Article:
In 2014, New Jersey became one of the first states to eliminate bail and move to a risk-assessment algorithm to help set the conditions of pretrial release. Experts say the change, which came with a well-funded safety net of pretrial services, has led to a 40% decrease in the number of people held in New Jersey’s jails, fewer racial disparities in jail, less violence and no large increase in the number of defendants who are charged with new offenses or miss court hearings.
“New Jersey, more so than any other state, stands out as an encouraging example of what is possible for reducing both incarceration and crime and doing so in a data-driven, deliberate and inclusive way,” Ander said. “But it was years in the making, with intensive planning and consensus building across a broad array of stakeholders from civil rights groups, law enforcement, elected officials, the courts and community leaders.”
New York and California are different stories.
In 2019, New York legislators passed a bill abolishing bail for many misdemeanors and nonviolent crimes. It was estimated that 90% of those arrested in New York state would be freed as they awaited trial under strict monitoring conditions.
When the law took effect in January 2020, jail populations plummeted. But the New York Police Department and law-enforcement associations blamed the reform for a rise in violence. And public opinion polls showed support for the measure had soured. In April 2020, Gov. Andrew Cuomo signed a new bill that scaled back the changes.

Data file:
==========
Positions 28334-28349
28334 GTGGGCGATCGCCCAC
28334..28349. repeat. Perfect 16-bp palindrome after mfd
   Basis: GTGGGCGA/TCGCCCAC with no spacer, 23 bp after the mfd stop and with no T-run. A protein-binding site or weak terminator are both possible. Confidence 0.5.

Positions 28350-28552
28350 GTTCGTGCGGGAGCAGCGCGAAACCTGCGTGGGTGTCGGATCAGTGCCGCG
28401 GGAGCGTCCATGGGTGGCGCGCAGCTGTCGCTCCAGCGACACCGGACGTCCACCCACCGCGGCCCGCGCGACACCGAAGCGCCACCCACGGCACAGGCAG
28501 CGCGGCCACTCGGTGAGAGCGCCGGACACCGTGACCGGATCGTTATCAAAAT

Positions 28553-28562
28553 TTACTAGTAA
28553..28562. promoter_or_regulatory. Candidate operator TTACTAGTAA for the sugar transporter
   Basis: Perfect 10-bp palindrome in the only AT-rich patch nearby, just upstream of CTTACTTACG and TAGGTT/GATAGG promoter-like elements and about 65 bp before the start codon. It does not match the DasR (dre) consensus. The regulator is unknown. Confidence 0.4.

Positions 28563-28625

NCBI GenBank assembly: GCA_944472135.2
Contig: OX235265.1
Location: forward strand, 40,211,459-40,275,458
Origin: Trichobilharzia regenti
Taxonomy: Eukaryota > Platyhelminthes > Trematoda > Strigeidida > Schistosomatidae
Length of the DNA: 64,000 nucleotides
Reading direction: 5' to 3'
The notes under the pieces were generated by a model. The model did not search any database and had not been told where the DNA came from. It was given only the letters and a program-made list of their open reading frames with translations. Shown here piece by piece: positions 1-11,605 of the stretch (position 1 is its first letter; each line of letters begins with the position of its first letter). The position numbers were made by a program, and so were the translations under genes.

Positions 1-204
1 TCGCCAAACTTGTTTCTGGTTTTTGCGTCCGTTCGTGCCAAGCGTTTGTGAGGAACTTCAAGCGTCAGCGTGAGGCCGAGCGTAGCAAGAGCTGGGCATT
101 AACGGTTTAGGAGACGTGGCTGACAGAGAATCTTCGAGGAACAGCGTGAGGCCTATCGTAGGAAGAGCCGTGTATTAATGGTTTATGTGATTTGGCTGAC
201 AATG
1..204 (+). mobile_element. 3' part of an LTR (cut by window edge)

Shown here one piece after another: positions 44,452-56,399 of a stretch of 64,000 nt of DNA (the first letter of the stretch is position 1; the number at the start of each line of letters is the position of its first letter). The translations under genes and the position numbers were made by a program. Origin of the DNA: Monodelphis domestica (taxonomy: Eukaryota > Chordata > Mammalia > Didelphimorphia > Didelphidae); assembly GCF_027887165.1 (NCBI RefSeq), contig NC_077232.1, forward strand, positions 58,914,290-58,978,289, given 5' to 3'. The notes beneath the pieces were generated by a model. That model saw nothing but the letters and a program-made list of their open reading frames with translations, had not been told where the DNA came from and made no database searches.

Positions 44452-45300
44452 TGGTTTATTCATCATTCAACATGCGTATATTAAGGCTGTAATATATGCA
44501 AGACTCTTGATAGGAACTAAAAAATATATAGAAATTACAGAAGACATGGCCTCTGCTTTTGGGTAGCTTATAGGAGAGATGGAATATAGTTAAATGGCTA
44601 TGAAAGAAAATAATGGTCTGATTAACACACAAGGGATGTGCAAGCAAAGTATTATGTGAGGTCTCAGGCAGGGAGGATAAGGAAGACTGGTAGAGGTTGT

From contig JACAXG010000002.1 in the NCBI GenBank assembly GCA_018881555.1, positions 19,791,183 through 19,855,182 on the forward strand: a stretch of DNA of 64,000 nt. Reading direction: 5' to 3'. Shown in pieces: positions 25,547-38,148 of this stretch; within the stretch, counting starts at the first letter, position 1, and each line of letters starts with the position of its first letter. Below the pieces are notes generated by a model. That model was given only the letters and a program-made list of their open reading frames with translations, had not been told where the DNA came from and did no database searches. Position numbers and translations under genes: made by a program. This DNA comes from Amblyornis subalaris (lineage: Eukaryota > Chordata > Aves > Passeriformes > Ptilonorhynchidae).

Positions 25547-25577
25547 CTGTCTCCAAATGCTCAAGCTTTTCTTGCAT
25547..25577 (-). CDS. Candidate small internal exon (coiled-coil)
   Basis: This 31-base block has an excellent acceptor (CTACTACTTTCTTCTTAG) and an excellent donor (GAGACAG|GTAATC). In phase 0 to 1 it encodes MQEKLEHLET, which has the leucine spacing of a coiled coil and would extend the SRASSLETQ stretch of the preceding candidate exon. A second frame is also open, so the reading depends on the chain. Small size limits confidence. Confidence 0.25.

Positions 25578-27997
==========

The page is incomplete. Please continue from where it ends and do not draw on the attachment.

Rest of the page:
In 2018, then-California Gov. Jerry Brown signed a similar law, but it wasn’t allowed to take effect until voters had their say on the Proposition 25 referendum that asked whether the bail system was unjust and should be replaced. The referendum was scheduled for a vote in November 2020.
Meantime, as the coronavirus pandemic raged, California’s courts temporarily set bail amounts at $0 for those charged with misdemeanors and nonviolent offenses in an effort to reduce jail populations and slow the spread of COVID-19.
The Orange County, California, sheriff said there was a steep rise in crime among those people released in the temporary no-bail program. He was among two dozen other sheriffs in California who opposed Proposition 25, which California voters soundly rejected in November. Proponents, though, have said they plan to try again.